In 2014, just a few months after I returned to the U.K. from Hong Kong I wrote the following:
Food Justice, for me is not just access to healthy and affordable food, but also to food that is culturally appropriate. It is food that is produced in a manner that does not transfer the burden of injustice onto someone else (e.g. the farmer or the worker who produces the food or the person who sells it to me). There is an excellent TEDx video of LaDonna Redmond, where she discusses Food Justice from a US perspective in a similar way. It is worth a watch.
Food justice is also, for me, the opportunity to grow ones own food if that is what is wanted. Though my tomatoes never seem to ripen and my lettuces often are eaten by slugs, the fact that I can and do eat produce from my garden and at the same time don’t have to depend upon my garden to feed myself is a something that should be a right. But these acts are so often a privilege–a privilege of knowledge, wealth, and access to space and time.
At the time I was trying to shift my research focus back to the U.K. I was also trying to think through what everyday food insecurity might look like and also consider what everyday practices of Food Justice might look like. These are key themes that underpin my work. These ideas inform my FoodLadders research and shape my thinking about the FreshStreet project. Its an issue I struggle with in my work on surplus food and its redistribution to communities.
Let me elaborate.
There are some positives if surplus is distributed in the right way. It can act as a catalyst for diversifying diets and for populating foodscapes with fresh and healthy food. It can be a resource for connecting people and re-building the social infrastructure of communities. It can spark innovations that are social, economic or both. Because the cost of this food is reduced, not necessarily because of quality, community organisations can use it. This enables them to divert money to other needs and it gets people in the door. There are some fantastic examples of how this is working in the U.K. today, for example Levanshulme Inspire and Edlington Community Organisation, but also many many others.
But, there are also issues. Sometimes surplus isn’t great quality. Mostly this is down to those who are giving this food seeing the community sector as a good way to dispose of waste so they pass it on. Or because of resentments held by low-paid commercial workers having to do ‘extra work’ to pass this food on to people they see as undeserving when they are also struggling. There can be too much bread and not enough of the other things people want. There is also the question of whether surplus can solve ‘food poverty’.
It is my view that surplus on its own does not solve issues of poverty. To solve poverty we need a safety net that works for those who are struggling, whether that struggle arises from low income or from ill health or incapacity. This safety net includes an adequate income, public housing, free health care, a transportation system that works, affordable child care, a guarantee there will be electricity and gas in the home. We need employment conditions that provide a real living wage, sufficient hours, training opportunities so that jobs are not a dead end, and pensions that provide in old age. We need national policy to change so that people are not forced to choose between putting the heating on or eating. These policy shifts would put emergency food need back into its box of being something that is short lived and quickly overcome.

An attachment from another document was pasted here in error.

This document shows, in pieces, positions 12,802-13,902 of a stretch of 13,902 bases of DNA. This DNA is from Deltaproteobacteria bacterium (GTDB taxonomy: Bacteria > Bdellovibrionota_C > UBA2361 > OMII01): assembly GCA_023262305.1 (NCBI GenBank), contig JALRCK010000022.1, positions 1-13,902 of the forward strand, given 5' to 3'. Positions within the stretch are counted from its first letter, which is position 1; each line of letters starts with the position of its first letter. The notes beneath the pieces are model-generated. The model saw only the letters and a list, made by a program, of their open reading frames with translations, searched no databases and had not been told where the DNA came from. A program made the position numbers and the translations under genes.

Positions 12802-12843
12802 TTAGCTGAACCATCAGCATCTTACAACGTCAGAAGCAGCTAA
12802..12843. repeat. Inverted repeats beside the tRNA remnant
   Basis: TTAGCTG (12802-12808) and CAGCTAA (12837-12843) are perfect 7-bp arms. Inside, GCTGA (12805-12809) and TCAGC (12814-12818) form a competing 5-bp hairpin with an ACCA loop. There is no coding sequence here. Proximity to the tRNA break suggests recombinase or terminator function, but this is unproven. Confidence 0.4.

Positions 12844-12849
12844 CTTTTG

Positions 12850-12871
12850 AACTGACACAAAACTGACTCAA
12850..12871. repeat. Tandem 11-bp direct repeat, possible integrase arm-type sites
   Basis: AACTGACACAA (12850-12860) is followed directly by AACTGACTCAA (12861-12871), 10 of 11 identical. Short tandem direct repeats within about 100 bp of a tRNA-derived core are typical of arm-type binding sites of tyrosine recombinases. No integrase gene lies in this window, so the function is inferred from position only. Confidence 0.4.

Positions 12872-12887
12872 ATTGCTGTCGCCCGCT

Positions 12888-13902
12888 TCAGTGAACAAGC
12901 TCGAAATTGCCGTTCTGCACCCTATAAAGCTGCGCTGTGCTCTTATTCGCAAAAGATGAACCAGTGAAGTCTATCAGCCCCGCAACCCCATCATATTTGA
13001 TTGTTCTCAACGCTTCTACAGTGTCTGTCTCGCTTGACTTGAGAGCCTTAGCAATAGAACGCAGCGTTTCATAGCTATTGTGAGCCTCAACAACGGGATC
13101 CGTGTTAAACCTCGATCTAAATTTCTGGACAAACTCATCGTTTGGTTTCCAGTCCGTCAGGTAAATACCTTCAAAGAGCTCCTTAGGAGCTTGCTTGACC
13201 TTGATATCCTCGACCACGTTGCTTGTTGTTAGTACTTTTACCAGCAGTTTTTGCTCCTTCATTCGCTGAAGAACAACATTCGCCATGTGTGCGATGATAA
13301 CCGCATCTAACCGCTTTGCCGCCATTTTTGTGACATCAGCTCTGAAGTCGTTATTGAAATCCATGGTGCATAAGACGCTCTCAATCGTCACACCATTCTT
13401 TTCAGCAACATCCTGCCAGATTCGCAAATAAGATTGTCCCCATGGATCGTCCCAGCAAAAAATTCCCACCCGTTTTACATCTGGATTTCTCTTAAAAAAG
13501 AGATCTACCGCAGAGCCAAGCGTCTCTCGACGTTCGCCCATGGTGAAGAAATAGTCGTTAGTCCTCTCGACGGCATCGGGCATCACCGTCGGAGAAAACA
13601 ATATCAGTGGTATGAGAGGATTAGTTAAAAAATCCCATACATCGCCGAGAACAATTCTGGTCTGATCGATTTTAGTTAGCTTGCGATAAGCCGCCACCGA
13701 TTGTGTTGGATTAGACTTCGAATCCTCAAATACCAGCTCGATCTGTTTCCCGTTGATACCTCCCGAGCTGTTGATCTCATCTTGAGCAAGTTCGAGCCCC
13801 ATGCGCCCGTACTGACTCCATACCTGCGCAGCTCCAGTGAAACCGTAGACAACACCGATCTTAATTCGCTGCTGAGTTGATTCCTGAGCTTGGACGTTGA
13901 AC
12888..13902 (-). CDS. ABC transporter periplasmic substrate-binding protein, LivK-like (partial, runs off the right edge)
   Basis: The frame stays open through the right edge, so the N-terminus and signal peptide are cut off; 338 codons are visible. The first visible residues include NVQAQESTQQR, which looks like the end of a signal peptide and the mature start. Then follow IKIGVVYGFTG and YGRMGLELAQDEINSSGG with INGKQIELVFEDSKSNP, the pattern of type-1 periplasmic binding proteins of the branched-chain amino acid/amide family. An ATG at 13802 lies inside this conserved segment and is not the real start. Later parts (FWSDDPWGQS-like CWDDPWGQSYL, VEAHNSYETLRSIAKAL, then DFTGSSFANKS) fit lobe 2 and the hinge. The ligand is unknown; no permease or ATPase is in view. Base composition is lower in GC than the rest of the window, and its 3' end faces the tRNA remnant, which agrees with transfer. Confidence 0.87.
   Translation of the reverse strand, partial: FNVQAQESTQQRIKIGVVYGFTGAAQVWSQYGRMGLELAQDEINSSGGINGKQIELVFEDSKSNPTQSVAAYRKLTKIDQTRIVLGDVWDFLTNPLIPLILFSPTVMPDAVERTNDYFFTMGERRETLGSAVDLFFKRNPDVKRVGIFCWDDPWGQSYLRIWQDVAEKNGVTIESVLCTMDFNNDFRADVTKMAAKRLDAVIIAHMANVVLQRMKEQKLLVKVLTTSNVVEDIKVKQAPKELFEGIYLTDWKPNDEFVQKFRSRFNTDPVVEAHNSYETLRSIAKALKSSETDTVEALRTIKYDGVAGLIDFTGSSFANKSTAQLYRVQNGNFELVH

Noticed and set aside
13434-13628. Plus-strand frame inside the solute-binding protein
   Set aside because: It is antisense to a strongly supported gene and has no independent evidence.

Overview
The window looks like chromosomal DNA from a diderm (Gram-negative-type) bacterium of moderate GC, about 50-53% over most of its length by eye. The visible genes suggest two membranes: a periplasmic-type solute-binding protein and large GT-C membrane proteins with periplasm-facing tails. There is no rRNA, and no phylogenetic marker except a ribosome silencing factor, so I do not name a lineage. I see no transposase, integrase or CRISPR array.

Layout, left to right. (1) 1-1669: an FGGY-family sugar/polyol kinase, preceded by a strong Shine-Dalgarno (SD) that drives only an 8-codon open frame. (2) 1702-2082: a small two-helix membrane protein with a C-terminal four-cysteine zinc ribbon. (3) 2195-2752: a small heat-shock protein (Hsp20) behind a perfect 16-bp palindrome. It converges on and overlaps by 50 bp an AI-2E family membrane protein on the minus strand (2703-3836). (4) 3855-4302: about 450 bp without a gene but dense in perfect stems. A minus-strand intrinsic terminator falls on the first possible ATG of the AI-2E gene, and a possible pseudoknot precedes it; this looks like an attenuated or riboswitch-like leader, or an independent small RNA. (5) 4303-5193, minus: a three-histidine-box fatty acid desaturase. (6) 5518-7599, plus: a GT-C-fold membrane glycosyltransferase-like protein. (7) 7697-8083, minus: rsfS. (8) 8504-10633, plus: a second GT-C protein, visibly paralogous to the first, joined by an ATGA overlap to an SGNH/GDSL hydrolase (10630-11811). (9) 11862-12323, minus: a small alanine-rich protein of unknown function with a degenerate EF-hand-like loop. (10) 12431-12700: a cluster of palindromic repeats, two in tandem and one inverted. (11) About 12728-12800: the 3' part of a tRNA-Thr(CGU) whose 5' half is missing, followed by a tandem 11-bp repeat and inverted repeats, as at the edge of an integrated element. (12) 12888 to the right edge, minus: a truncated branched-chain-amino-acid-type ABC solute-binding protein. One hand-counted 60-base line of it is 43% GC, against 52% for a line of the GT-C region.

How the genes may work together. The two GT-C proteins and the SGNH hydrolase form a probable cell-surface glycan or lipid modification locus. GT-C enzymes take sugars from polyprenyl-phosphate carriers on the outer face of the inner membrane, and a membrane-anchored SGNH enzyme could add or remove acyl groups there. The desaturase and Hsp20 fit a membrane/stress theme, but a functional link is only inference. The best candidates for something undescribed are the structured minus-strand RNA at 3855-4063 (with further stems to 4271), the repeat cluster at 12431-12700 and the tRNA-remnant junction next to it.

While we need these national level policies, I remain convinced that the many food-based projects supporting communities by working beyond emergency support are also needed, because of the positives I mentioned above and the fact that they enable self-determination and collective self-organisation.
For all our sake and for future generations we should do all we can to reduce surplus from arising in the first place. But as I’ve explained elsewhere, because there are so many moving parts in the system that gets our food to us we will always have some surplus food. We always have had periods of feast and famine. Given this, we need good mechanisms and systems that ensure when food becomes surplus, it feeds people first, before going to anaerobic digestion or landfill.
There are no simple solutions to moving food that is as yet not a product, or when what is on the inside of the pack does not match what is on the outside, or doesn’t work in the machinery, or requires extra labour and cost to extract from the field. We are an inventive species, however and if our values are directed toward finding a solution one will be forthcoming.
To me this search for finding solutions that don’t waste, are multi scaled, don’t produce dependancies, but also provide a helping hand is Food Justice, what is it to you?